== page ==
State Sen. Charles Gilchrist, a Democratic candidate for Montgomery County executive, criticized Montgomery County Police Chief Robert J. diGrazia yesterday for "downgrading" the traditional law enforcement role of police officers, thereby injecting the controversal police chief into the county executive campaign for the first time.
Just four days after the county chapter of the Fraternal Order of Police announced its "no-confidence" vote in diGrazia, Gilchrist cited "disturbing morale" problems as evidence that in modernizing the police department, "we have overdone it."
While refusing to say whether he would fire diGrazia, if elected, Gilchrist said that he had some serious differences with the "tenor of the police department right now."
Gilchrist's public safety platform was issued on the evening before GOP planned to interview candidates for county executive. It was immediately denounced by his opponents.
"I hate to put it this way, but he has thrown more gasoline on the fires," said Democratic executive candidate John Menke.
Dissatisfaction with diGrazia has been brewing for months among some reformers. He has disdained the traditional philosophy of policing under which police officers were trained to operate more like social workers than heroes of TV cop shows.
But Lenny Simpson, FOP spokesman, said the "social worker syndrome is not adequate" for many officers.
Gilchrist's criticism of the police department echoed many of the FOP's sentiments.
He denounced the "abandonment of efforts to find leadership from within the ranks of the police force" and the "distortion of the merit system by making a non-officer second in command." (DiGrazia's assistant, Philip Marks, is a civilian.)
Gilchrist also criticized diGrazia's hiring of a civilian "with absolutely no background in the life-risk aspects of police work" to head the police training academy. He said it was wrong that only 15 promotions have occurred in the 750-member department since the new chief took over.
A spokesman for diGrazia said the chief declined to comment on Gilchrist's statements because as a "professional police administrator, he would not get involved in election politics."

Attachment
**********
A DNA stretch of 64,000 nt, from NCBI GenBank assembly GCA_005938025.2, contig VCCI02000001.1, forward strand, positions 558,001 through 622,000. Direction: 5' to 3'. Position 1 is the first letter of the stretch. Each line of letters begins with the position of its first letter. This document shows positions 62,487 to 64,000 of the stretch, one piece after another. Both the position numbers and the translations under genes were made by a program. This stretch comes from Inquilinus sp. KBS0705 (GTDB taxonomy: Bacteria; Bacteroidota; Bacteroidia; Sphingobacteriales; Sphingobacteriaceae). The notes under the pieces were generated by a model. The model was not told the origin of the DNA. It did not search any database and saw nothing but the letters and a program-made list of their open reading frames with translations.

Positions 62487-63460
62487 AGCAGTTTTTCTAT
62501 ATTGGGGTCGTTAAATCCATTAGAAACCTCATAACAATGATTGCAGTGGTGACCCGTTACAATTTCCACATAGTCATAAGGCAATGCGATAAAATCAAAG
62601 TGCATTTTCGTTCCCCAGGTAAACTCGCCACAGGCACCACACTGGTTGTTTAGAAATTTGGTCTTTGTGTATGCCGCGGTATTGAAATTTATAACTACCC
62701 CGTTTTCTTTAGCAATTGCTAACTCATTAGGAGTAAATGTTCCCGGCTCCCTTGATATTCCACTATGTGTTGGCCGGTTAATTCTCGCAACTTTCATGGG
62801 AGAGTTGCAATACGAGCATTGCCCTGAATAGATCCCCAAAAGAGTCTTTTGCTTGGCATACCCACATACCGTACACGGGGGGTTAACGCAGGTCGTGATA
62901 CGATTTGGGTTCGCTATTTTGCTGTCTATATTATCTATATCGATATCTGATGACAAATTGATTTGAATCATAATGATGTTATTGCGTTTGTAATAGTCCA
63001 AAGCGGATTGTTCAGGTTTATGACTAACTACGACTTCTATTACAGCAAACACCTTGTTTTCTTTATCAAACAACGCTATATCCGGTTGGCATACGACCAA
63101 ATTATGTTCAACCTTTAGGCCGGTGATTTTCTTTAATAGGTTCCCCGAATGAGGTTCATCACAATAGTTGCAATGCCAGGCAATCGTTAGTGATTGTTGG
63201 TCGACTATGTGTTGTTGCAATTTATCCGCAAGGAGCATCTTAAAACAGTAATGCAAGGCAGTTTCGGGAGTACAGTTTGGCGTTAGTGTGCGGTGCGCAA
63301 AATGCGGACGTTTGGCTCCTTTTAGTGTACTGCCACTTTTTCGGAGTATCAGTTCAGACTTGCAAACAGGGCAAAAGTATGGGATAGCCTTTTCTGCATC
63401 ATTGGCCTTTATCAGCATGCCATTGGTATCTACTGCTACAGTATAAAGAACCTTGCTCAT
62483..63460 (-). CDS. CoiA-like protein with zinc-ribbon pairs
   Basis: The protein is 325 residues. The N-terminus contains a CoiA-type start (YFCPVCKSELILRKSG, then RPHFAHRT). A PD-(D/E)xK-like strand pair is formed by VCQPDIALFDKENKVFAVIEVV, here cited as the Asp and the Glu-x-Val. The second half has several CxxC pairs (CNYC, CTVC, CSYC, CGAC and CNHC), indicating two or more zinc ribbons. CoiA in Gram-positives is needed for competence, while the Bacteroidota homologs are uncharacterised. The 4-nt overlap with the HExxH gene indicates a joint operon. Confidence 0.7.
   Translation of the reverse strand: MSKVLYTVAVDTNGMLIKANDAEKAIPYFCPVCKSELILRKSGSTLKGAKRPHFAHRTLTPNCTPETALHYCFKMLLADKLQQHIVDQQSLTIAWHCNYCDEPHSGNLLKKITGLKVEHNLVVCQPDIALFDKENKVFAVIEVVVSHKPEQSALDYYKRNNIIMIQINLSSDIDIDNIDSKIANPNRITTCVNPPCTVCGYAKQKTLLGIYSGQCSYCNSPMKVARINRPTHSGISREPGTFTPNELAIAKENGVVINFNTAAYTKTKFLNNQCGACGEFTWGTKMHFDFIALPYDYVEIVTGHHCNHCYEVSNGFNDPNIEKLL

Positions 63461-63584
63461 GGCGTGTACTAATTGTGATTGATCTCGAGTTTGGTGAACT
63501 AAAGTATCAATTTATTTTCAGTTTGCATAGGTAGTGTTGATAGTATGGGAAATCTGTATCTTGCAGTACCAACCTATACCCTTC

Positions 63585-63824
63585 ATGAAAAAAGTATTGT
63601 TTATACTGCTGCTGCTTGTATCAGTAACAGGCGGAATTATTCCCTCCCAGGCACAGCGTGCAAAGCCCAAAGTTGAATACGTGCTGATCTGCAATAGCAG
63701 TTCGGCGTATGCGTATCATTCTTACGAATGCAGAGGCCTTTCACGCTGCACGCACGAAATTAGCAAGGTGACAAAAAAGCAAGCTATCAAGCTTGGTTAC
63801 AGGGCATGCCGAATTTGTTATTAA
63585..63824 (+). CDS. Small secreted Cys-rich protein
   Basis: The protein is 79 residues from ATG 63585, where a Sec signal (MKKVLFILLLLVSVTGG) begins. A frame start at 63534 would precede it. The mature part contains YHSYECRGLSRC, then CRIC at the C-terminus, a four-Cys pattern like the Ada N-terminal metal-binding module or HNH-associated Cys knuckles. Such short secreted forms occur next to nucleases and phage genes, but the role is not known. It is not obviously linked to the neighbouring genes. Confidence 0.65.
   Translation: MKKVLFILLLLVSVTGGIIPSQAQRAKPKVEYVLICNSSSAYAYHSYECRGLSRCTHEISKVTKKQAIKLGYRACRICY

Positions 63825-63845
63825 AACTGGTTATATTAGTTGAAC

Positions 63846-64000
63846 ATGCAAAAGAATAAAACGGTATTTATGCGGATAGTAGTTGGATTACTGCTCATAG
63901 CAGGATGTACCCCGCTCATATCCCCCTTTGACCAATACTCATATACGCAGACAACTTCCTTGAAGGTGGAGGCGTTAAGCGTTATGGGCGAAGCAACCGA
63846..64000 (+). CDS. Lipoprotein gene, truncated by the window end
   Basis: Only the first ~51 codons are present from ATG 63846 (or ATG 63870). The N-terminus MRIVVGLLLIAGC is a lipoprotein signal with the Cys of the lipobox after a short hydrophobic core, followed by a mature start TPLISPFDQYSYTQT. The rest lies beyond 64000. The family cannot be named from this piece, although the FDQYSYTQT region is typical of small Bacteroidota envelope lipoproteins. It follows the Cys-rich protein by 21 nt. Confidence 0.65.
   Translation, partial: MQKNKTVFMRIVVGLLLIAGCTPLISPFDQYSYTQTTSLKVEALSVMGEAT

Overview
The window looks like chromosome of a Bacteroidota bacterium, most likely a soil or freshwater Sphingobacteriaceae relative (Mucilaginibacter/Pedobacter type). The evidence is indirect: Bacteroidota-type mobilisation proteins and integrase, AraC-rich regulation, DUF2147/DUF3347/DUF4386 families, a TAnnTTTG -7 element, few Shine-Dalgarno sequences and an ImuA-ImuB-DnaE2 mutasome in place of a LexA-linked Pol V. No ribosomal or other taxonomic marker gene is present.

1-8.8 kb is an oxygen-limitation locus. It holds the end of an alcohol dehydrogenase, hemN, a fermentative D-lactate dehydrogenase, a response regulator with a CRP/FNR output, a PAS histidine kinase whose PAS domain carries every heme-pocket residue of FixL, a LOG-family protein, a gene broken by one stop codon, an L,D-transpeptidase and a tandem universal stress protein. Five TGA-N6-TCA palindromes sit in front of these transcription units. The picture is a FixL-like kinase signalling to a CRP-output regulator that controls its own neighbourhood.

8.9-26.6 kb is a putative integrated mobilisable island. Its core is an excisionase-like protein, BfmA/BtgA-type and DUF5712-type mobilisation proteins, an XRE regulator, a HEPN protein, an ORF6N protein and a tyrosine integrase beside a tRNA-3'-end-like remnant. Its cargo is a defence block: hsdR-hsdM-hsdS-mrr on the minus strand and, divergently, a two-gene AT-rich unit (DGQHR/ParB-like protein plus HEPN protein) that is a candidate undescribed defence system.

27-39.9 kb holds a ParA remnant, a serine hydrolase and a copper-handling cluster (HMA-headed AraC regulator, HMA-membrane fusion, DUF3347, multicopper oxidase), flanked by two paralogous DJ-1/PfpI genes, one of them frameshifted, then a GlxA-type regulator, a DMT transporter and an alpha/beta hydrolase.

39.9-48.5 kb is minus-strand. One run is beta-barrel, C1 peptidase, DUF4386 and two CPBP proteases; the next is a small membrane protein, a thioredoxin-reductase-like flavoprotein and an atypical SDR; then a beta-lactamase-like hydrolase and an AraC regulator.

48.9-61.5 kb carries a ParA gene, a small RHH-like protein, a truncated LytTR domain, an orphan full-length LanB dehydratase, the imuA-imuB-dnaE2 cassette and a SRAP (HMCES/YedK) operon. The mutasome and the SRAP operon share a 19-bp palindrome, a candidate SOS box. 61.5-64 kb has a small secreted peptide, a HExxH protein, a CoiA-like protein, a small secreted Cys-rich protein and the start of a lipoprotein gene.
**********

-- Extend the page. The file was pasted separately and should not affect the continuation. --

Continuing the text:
Gilchrist also recommended that fire and rescue services be placed under a central authority, another long simmering controversy among volunteer firefighters who would lose their control over department operations under a consolidated system.
Gilchrist called for a countrywide fire system as a cost-saving replacement for the independent status now held by 16 fire departments made up of both professionals and volunteers.
Although Gilchrist said he wanted to "protect" the volunteers, his recommendation to centralize the authority has been urged by the paid firefighters whose union recently endorsed his candidacy without interviewing other contenders for the executive post.
"Charlie has proven to be our friend," said Lt. Tom Finnin, head of Local 1664, citing Gilchrist's legislative efforts on the paid firefighters' behalf.
The career firefighters have been upset with the force's leadership under a quasi-executive fire board that is dominated by volunteer firefighters.
However, Gilchrist's opponents criticized his fire service proposals as potentially too expensive because they could alienate volunteer firefighters whose executive, denounced it as lars annually.
"There certainly is a need for better central management," said Royce Hanson, another Democratic candidate. "But we want to do it in a way to retain as much as possible the services of volunteers."
Menke called Gilchrist's approach "like a bull in a china shop." Albert Ceccone, a Republican candidate for county executive, denounced it as "fiscally irresponsible," and Richmond M. Kennedy, another Republican emphasized the necessity for maintaining a "part-paid, part-volunteer" force.
Hanson, Menke, Keeney and Ceccone also said that despite apparent morale problems in the police force, they would not discuss the issue in their campaigns. "The last thing that needs to be done is to make it a political football," said Hanson.